Freelance fish

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EPISODE SUMMARY

Philip Morgan helps implementors become advisors. He is also the author of The Positioning Manual for Technical Firms. He writes about specialization, positioning, lead generation, and expertise on his blog.  

The whole interview is worth listening to. You’ll get some interesting bits on:

  • The framework for making the decision on specialisation
  • Difference between positioning and specialisation
  • Systemizing lead generation
  • Trust velocity of different lead generation strategies
  • Balancing consistency with agility while specializing​
  • Transitioning to specialized services as a new freelancer

EPISODE NOTES

The framework for specialisation. There's 3 ways you can decide how to specialise

  1. Leverage the Head-Start you've already racked up - Lowest risk and not suitable for absolute beginners. When you've already been employed and have a certain amount of experience with a skillset, you can use that experience as a way to specialise in a niche while freelancing.
  2. I am interested in serving this group of people. I dont care if I dont have a head start, my interest in serving them will take me there. This is an emotional important option, its about who you’d love to serve
  3. Do something entrepreneurial. What you want to do as a craftsperson is unimportant, if I dont have a skill I'll rent it, and if I dont like the people I serve, I don't care. Its the business opportunity they represent that is really exciting.


The 5 ways to position yourself

  1. Market vertical - Agri, software, Construction
  2. Audience vertical - Freelancers, Entrepreneurs
  3. Horizontal - Business problem -  employee morale, productivity
  4. Horizontal - Platform specialisation, like react or ruby developer. Big things you can hook into. Shopify is a platform. Though these are more risky and limited
  5. Customise a unique service - instead of designing a product from the clients perspective, use customer research to develop the product

Philip has a written a post that covers all of the above in detail here.

When you specialise, and have a niche you serve, you also increase the relevance when you reach out to people. This means fewer people you reach out to will ignore you.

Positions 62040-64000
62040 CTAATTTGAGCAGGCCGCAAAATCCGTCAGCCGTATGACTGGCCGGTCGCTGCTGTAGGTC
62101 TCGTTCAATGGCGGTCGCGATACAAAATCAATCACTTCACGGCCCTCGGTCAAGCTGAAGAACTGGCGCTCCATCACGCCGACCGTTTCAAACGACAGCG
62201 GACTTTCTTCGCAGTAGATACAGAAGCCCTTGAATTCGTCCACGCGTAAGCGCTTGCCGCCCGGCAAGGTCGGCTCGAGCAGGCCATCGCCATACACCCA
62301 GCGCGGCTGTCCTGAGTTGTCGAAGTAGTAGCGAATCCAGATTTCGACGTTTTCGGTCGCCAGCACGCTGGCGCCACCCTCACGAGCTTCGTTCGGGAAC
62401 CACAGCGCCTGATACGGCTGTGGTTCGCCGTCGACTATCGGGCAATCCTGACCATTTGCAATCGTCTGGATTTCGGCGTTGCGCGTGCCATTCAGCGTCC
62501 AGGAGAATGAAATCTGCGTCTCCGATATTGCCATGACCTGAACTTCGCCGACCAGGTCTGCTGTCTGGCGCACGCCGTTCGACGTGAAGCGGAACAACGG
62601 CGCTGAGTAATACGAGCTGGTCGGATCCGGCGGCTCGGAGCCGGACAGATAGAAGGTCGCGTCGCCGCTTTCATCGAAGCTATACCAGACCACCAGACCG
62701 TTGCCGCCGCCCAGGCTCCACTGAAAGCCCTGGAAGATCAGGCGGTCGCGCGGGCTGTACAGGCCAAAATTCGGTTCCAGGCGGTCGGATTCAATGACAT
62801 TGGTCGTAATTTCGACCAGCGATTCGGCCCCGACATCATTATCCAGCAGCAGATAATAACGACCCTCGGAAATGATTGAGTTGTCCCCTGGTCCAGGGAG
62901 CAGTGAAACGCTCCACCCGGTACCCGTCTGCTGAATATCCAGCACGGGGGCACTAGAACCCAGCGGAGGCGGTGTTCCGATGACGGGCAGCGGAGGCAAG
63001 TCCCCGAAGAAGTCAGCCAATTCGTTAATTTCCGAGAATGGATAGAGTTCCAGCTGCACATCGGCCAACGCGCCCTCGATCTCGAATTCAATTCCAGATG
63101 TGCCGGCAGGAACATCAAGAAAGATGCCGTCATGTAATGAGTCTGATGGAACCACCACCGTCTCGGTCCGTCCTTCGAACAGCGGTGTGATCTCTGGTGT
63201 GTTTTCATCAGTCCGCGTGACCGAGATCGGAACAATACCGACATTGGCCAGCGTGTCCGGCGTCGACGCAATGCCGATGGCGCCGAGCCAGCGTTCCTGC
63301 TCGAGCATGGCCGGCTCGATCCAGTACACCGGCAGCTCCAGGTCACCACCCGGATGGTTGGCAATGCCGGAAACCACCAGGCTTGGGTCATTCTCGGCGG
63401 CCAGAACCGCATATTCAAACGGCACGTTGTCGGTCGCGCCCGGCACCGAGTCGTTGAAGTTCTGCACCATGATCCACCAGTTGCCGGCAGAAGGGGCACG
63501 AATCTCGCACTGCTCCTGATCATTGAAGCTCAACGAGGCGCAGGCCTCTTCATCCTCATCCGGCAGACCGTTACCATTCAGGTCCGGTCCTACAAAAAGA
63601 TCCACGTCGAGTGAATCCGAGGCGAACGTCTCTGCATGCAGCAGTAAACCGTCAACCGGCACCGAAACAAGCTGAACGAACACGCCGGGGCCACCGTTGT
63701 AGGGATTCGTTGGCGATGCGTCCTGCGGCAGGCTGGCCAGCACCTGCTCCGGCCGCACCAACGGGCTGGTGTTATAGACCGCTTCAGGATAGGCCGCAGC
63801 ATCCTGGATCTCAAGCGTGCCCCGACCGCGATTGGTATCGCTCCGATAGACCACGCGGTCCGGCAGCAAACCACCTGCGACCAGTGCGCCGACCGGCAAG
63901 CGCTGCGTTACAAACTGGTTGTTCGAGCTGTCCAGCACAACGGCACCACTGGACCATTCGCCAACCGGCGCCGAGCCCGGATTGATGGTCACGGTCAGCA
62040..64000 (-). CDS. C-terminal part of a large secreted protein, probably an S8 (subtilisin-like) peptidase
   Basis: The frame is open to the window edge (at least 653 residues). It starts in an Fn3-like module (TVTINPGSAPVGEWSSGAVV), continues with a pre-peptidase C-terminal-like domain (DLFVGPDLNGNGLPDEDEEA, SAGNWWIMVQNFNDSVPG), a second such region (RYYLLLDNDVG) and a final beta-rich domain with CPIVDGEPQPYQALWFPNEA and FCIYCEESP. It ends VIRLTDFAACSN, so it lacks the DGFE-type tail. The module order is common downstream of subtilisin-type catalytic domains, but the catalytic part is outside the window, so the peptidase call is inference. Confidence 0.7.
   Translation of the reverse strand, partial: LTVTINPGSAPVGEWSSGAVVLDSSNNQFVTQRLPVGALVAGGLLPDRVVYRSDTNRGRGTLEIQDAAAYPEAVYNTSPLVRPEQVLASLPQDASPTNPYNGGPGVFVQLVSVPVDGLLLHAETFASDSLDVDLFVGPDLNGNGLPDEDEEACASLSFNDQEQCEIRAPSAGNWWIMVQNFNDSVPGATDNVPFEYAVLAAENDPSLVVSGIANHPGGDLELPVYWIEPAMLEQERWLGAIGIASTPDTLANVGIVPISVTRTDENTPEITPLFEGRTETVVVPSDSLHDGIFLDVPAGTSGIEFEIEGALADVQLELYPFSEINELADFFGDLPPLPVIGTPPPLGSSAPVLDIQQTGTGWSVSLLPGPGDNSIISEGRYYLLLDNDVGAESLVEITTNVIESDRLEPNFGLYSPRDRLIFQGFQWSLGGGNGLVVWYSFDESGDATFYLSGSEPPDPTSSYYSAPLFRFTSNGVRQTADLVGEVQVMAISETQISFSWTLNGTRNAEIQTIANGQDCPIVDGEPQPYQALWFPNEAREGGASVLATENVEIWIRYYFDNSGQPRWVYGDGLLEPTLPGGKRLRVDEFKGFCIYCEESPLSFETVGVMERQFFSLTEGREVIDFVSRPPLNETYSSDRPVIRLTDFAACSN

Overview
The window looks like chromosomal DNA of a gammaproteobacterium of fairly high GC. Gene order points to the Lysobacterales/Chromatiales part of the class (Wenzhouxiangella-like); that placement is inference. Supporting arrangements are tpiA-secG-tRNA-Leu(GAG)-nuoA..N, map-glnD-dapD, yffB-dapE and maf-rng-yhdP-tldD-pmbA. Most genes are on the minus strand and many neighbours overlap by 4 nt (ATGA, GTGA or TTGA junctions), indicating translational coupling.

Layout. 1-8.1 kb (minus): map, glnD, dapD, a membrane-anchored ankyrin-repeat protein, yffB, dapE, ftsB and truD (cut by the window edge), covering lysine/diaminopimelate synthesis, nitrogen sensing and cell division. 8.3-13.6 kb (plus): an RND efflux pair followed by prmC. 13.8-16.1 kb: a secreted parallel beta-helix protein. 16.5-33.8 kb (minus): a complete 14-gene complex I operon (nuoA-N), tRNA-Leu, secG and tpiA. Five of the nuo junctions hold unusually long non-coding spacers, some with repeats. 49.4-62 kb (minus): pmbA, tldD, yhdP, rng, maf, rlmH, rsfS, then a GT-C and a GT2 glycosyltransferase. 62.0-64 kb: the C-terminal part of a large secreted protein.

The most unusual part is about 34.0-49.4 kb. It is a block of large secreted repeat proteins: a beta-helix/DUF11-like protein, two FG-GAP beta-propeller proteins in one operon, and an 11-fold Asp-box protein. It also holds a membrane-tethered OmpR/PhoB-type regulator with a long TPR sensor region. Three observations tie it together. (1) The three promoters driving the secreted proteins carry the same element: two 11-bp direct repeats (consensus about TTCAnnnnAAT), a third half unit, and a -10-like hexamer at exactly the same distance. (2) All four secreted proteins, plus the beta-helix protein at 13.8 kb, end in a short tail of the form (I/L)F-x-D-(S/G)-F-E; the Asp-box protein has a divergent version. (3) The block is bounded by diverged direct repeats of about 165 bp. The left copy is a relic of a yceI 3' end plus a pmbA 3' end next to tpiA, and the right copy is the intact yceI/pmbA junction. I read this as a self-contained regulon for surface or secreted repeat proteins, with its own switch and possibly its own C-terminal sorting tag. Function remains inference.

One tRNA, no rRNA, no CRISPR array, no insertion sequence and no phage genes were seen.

Different lead generation mechanisms with trust velocity


Experimenting with automated lead generation tactics early on helps

  • Using Linkedin automation tools carefully, respectfully and politely can systematise certain aspects of this.
  • More risky lead gen mechanism is something like a podcast. Instead of having deep expertise you'll have to depend on personality. Think that they like me. Effectively you'd be growing vs getting clients directly. May not be super effective but makes me take risk
  • Be consistent and build a brand but you also have to be open to experiment early in this process.


Balancing consistency and agility

When you specialise you make a decision. It's not necessarily permanent and that decision can be changed. You might find one that really works well for you and then you run with it. But this may take a few experiments to find.

But to gain a following in any space you need to be consistent, show up everyday and deliver value. So there needs to be a fine balance between consistency and agility when you are trying to find the niche you want to specialise in.

How do you transition to specialised services?

Most people can get a lot of help from coworkers, friends and family early on when they just start out. The people who care about us will always try help us early in the career. This tailwind runs out in a year or two though.

If you're a beginner, dip a toe by creating a specialised service. See how it feels because that’ll lead to deeper and more complete forms of specialising.